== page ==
Berlin sees itself as the driving motor behind the scheme. "For Germany, as a country with ambitious offshore-development plans, this initiative has great importance. It focuses on network connection and integration, which is crucial for wind energy to reach consumers and to make offshore energy generation a success," German minister for economy and technology Rainer Bruderle said on Wednesday (5 January) in a press release.

He added that the idea came about during a meeting of French, German and Benelux representatives on energy issues.

After initial meetings in Ireland last year, officials from the nine countries will meet in the February, and aim to sign a binding agreement by the end of 2010. The project is mainly going to be funded by energy firms, which will be drawn into the negotiations. It is expected to produce 100 gigawatts of power.

The EU hopes to generate a fifth of its electricity needs from renewable energy sources by 2020, a move which requires new modern energy grids, capable of absorbing the fluctuations of wind and solar energy.

Polish parliament steps up showdown with EU

Lawmakers in Poland adopted a controversial reform of the Supreme Court, despite warnings from the EU that the move could trigger a sanction procedure over the rule of law.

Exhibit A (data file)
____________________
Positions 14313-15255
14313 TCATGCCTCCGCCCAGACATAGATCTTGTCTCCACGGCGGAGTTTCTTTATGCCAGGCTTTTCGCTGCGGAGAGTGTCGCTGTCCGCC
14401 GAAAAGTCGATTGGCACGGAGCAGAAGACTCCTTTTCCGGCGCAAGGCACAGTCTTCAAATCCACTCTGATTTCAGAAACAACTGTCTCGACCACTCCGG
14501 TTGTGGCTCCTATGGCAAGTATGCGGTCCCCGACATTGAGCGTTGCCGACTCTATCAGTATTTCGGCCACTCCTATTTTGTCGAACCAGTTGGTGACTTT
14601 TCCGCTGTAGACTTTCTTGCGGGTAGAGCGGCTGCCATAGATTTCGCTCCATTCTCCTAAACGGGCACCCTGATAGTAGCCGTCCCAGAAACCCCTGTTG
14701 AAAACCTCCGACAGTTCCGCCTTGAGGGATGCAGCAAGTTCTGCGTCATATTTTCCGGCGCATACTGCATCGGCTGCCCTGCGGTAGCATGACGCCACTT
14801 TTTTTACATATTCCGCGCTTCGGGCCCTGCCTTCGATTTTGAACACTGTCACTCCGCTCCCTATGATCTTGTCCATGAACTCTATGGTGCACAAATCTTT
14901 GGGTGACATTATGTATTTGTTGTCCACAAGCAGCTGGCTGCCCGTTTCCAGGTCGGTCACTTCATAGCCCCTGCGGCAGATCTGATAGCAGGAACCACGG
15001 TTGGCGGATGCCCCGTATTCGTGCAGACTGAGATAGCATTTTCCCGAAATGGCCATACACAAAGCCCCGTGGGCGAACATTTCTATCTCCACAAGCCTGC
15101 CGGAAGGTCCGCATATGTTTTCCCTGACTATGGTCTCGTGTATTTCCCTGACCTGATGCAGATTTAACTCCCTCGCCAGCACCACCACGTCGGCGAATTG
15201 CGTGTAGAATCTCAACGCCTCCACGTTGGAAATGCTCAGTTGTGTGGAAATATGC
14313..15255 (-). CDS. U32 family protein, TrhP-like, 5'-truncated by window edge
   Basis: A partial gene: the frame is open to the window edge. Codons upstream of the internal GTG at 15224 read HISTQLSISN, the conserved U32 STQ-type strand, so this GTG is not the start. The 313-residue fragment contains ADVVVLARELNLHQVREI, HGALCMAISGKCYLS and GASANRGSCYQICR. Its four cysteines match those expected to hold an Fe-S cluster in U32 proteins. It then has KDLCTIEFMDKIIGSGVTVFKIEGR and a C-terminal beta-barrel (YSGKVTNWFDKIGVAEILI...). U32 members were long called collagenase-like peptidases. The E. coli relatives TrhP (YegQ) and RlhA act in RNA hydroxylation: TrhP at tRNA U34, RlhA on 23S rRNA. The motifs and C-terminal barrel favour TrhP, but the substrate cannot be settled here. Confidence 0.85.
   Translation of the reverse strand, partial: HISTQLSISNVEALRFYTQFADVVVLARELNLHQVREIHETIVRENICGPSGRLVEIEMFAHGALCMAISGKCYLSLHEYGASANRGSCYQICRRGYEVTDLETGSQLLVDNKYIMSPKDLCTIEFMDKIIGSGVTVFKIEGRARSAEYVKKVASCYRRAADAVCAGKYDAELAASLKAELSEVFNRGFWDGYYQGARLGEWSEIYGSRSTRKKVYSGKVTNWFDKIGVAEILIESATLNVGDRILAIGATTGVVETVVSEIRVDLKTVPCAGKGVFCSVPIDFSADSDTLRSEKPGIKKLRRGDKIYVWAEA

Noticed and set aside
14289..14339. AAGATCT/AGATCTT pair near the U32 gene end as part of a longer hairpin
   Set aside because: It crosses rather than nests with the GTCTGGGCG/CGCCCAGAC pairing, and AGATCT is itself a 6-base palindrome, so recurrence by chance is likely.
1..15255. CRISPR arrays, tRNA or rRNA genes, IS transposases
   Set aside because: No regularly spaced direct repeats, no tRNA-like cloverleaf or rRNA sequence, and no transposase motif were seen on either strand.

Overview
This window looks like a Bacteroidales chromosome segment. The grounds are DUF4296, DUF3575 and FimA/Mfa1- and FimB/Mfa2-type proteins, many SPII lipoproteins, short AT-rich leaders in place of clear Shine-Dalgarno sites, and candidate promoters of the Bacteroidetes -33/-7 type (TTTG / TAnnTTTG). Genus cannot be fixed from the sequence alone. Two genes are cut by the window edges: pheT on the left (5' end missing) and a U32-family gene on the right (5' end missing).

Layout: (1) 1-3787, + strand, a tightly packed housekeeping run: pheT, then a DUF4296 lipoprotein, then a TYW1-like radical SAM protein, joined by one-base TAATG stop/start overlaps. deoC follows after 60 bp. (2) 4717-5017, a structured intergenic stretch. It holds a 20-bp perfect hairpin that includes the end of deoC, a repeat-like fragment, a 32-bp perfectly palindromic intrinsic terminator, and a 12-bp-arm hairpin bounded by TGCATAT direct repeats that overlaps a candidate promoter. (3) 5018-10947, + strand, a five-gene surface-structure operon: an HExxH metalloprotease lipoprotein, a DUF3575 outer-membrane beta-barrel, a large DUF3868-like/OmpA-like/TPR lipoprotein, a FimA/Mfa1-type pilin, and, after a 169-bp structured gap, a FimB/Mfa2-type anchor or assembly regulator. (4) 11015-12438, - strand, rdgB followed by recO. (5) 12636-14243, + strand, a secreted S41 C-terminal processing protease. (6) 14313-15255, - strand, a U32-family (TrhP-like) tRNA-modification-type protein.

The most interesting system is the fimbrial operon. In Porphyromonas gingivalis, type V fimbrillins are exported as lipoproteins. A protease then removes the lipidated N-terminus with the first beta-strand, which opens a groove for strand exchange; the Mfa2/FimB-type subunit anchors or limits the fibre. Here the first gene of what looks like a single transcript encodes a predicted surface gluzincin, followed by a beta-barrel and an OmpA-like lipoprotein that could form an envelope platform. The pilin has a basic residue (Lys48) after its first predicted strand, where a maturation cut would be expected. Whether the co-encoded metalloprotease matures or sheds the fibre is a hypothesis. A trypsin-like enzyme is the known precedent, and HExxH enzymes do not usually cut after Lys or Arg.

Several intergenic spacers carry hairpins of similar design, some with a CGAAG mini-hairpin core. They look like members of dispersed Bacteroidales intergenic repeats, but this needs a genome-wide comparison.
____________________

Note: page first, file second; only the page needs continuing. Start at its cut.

EU urges UK to clarify its Brexit positions

EU and UK negotiators presented their Brexit positions to identify common grounds this week, but that was made difficult by the scarcity of UK position papers.

Opinion

Winter is here for Spitzenkandidat, but he'll survive

Candidates from all political families should be presenting their vision on where the Union should be headed. European socialists want to keep the Spitzenkandidat procedure for future elections.

Investigation

Mafia money pollutes the EU economy

Huge amounts of money from criminal activities are funnelled into the legitimate European economy. But little is being done about it at EU or national level.

EU urges UK to clarify its Brexit positions

EU and UK negotiators presented their Brexit positions to identify common grounds this week, but that was made difficult by the scarcity of UK position papers.